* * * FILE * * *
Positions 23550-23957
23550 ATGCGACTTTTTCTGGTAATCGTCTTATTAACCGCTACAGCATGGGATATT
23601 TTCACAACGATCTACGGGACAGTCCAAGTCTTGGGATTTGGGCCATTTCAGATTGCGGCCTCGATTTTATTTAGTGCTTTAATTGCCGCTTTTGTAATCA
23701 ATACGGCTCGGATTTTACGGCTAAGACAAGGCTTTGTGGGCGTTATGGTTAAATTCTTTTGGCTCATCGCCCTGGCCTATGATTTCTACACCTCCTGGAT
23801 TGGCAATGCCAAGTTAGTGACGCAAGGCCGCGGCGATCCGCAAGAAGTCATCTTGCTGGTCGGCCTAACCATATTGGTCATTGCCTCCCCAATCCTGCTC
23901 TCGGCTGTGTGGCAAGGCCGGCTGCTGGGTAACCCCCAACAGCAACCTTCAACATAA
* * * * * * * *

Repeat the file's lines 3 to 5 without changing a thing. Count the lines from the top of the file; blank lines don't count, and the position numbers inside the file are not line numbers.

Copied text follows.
23601 TTCACAACGATCTACGGGACAGTCCAAGTCTTGGGATTTGGGCCATTTCAGATTGCGGCCTCGATTTTATTTAGTGCTTTAATTGCCGCTTTTGTAATCA
23701 ATACGGCTCGGATTTTACGGCTAAGACAAGGCTTTGTGGGCGTTATGGTTAAATTCTTTTGGCTCATCGCCCTGGCCTATGATTTCTACACCTCCTGGAT
23801 TGGCAATGCCAAGTTAGTGACGCAAGGCCGCGGCGATCCGCAAGAAGTCATCTTGCTGGTCGGCCTAACCATATTGGTCATTGCCTCCCCAATCCTGCTC